I wrote about this phenomenon recently in a post entitled That New Customer Smell. That post led to several delightful and rich conversations with Susan Hackett. For those of you who haven’t yet had the pleasure of meeting Susan, let me introduce you.  Susan was for 22 years Senior Vice President and General Counsel of the Association of Corporate Counsel (ACC). Among her many accomplishments at ACC was the creation and adoption of the ACC Value Challenge (highlighting the need to link value to the cost of legal services). Susan is now CEO and Chief Legal Officer of Legal Executive Leadership, a management consulting firm that helps clients “find smarter ways to work,” build stronger legal teams and “promote thought leadership and collaboration in their work and workplaces.”

In her many years of close work with corporate counsel around the country Susan has learned a great deal about what law department executives expect from their external counsel. It was that perspective she brought to our initial conversations and agreed to share via this blog in a series we’re calling Focus on Clients. Over the next few days we’ll be posting on this blog highlights from our conversations, which examined how critical it is for external lawyers and their clients to engage in meaningful conversations with each other. Because, as with our personal lives, relationships deepen and grow through shared experience and conversations that matter.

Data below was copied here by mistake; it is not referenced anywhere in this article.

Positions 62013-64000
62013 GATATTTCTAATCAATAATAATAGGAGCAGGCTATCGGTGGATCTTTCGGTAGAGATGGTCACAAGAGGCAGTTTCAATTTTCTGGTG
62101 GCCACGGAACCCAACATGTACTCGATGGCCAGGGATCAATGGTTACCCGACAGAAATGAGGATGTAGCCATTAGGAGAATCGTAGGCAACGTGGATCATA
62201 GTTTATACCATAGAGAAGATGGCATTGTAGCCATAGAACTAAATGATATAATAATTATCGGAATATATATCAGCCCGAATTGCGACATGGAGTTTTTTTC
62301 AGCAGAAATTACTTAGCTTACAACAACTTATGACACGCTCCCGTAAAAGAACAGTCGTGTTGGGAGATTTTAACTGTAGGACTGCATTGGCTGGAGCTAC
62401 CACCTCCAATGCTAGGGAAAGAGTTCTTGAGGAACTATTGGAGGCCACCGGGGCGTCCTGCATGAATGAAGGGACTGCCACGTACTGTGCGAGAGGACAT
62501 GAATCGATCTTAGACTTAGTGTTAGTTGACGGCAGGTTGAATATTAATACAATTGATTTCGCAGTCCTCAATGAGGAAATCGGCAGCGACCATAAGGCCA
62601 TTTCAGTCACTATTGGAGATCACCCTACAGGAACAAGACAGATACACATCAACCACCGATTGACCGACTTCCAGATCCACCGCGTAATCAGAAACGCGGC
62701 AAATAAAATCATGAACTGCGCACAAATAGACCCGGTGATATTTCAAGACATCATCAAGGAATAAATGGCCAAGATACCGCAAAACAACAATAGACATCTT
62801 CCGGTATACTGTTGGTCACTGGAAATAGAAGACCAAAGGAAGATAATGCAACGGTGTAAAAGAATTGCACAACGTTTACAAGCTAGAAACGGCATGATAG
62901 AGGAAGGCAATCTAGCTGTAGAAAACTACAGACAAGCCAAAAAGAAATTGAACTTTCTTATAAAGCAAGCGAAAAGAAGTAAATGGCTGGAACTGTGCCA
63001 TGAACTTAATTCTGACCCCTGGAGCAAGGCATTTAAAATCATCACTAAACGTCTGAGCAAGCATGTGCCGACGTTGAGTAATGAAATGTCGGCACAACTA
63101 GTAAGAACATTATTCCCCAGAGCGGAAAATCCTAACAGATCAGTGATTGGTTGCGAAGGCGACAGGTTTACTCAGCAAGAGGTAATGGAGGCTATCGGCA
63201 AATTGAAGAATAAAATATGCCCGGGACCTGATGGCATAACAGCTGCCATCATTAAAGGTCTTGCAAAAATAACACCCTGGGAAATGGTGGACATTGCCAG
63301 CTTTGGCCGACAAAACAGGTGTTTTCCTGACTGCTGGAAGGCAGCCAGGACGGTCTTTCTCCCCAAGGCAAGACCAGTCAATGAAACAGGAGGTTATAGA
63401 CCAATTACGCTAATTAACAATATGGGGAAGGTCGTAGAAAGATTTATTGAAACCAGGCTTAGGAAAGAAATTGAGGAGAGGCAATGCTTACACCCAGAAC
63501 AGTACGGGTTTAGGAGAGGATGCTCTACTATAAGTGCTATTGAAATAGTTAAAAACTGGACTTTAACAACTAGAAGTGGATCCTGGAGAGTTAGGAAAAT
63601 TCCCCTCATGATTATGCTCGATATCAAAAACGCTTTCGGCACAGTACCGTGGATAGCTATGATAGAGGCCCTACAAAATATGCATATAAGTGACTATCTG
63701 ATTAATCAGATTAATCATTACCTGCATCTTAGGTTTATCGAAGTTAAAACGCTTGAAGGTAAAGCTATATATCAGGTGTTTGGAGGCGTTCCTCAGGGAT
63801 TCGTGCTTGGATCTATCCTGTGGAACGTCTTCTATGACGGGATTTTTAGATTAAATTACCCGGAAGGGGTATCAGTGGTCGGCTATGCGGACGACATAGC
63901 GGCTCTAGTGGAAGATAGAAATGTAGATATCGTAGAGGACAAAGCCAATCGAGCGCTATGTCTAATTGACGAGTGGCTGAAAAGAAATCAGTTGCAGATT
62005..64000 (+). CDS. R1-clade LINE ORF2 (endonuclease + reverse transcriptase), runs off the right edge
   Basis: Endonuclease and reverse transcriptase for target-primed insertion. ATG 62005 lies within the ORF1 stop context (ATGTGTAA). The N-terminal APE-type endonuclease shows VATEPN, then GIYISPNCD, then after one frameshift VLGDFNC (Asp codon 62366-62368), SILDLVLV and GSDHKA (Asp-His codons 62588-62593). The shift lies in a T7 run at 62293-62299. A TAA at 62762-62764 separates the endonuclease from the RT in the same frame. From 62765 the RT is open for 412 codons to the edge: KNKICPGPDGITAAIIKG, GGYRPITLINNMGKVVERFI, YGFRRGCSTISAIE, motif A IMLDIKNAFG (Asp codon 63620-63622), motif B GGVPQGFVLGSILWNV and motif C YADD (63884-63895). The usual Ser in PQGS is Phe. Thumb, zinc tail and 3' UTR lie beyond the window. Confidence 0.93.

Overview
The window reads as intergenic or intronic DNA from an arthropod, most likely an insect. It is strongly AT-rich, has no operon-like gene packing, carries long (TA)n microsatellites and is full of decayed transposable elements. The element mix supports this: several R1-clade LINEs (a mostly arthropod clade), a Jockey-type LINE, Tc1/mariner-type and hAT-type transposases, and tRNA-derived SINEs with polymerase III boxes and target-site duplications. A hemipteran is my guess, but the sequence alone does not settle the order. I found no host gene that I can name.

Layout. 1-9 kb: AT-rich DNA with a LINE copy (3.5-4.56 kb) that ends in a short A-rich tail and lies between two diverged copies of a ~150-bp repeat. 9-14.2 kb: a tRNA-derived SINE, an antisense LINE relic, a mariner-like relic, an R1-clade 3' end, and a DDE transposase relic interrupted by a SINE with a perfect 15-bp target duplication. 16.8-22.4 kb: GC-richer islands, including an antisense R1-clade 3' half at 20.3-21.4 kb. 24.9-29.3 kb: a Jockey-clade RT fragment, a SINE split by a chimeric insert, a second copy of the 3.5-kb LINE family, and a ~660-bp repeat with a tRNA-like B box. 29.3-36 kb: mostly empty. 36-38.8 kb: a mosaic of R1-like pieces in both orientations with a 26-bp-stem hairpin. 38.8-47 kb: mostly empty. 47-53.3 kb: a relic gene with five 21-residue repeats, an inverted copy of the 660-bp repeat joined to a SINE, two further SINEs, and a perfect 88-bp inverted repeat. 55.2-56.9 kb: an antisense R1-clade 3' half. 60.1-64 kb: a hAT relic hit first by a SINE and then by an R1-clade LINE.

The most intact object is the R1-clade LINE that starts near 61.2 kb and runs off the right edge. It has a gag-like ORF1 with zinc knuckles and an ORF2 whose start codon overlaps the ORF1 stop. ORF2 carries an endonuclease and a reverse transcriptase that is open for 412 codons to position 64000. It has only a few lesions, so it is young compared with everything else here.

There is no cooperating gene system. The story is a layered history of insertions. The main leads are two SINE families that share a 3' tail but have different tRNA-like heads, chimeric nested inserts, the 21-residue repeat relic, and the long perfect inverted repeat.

Next in this Focus on Clients series: Making Rain by Making Conversation

[Photo Credit: Velvet Android]

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That New Customer Smell

wunderbaum - new car Spotted on the side of a bus recently: “New customers are better than old customers because they have that nice new customer smell.”